Since the day of its conception back in September 2008, Google’s Android has come a long way. In 2008 the Blackberry was the dominant device and with their ever developing hardware, Google knew it had to take drastic measures to ensure that its operating system spread like a wildfire. So the Open Handset Alliance was formed which included firms like Google, Samsung, HTC, Sony, Motorola and others.
The vision that Google had, the flawless execution of the same worked and with the flood of android devices in market, Android managed to grab the biggest pie of the smartphone market . 8 years after its release android is the dominant mobile platform with almost 82% percent share of the worldwide mobile and tablet operating systems market in 2015, according to Statista.
Visual representation of the active mobile devices worldwide, source: Statista
The open ideals that Google pushed helped unprecedented diversity and a magnificent smartphone revolution that despite its persistent effort, Apple’s iOS hasn’t beaten yet. But the operating system dominance came with a cost – Android Fragmentation.
With the open standards, every smartphone manufacturer has the freedom and option to tweak the operating system according to their preference. Manufacturers obviously grabbed the opportunity to push their own apps and tweaked versions of android. Samsung with its bloatware filled TouchWiz and HTC with its Sense UI. Only the Google’s very own Nexus came up with “pure / stock android”.
What is fragmentation?
The main reason for android fragmentation is a plethora of devices, manufacturers skins that sit on top of stock android and even android forks. The most cited reason for the android fragmentation is the slow adoption of newer Android versions.
According to the AndroidCentral based on a 7 day period data collection, only 0.3% of android users are running the latest version of android OS – Nougat. Android 6.0, Marshmallow is at 24% while the combination of Android 5.0 and 5.1, Lollipop come out to 34.1%. Android 4.0, Kitkat despite being released in 2013 holds a 25.2% share.
What is Google doing to combat fragmentation?
Google has tried various strategies over the years to combat fragmentation with mixed success. A lot of new features and security updates come through Google Play Services now. The material design libraries and guidelines were issued to ensure a uniform look and feel across platform. Google tried to enforce manufacturers to release the stock variants of their devices dubbed ‘Google Play Editions’ which failed to take off and was ended quietly.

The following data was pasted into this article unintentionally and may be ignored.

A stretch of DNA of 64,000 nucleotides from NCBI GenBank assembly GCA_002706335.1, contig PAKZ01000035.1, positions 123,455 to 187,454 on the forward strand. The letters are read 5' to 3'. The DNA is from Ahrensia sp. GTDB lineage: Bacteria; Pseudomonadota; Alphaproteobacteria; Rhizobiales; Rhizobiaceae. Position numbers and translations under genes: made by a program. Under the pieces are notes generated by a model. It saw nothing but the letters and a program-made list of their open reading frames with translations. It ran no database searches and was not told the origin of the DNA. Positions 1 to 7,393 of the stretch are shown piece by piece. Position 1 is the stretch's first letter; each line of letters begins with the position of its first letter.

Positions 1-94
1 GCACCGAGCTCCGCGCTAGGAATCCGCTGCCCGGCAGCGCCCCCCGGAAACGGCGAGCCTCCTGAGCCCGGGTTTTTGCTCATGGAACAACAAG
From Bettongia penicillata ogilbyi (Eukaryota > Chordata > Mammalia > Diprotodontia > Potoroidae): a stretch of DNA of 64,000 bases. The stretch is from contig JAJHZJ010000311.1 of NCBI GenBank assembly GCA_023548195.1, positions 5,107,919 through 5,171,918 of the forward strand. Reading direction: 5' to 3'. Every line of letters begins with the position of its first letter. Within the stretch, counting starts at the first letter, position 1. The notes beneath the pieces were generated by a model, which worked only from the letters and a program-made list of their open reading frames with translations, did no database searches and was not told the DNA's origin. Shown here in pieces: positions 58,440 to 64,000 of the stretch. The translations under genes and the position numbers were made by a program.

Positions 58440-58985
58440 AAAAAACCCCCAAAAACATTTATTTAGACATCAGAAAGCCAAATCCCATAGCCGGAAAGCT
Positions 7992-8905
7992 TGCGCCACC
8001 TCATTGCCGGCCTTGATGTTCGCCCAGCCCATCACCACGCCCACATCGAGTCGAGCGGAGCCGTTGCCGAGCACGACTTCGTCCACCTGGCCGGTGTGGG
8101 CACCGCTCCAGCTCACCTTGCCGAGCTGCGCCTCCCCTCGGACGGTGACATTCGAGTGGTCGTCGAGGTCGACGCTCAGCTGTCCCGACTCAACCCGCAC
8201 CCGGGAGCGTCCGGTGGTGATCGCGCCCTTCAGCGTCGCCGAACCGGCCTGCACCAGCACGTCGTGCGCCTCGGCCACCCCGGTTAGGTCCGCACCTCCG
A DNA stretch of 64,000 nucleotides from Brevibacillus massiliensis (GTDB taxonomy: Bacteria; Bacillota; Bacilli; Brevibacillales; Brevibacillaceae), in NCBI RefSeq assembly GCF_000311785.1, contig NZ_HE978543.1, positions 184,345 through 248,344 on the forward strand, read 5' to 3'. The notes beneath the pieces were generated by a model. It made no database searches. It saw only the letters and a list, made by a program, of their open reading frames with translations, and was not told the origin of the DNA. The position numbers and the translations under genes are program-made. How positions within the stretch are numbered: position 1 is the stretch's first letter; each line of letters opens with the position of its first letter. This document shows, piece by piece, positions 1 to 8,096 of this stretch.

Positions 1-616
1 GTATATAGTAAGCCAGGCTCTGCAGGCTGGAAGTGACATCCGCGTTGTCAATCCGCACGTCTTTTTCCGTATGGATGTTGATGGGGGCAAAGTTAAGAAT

Recently Google launched its Pixel devices in October – which according to the tech gurus is another strategy to combat fragmentation. The move despite being very ingenious can be considered treacherous by other manufacturers.
How Google could fix the problem?
Google could try to put a foot down and enforce manufacturers to support a unified update system, threatening to pull its services. The move however would be against the open ideals that Google has always supported. There is also a risk that some phone makers may even choose to ditch android altogether.
Fragmentation may seem like a problem Google cannot fight, it doesn’t seem to put much of a dent in android’s popularity. There are more than 2 million apps in the Google Play Store now, up from 1.5 million this time last year, according to AppBrain.
That doesn’t mean that things can’t or shouldn’t be improved. Google can at least instruct manufacturers to allow the option to completely uninstall all the preinstalled apps and bloatware if you didn’t want them. Android updates could directly come from Google, or ensured to be released within a limited time frame from the date of the release to ensure faster updates even after the manufacturers tweak the OS.
But if we want fragmentation to end, we have to demand it.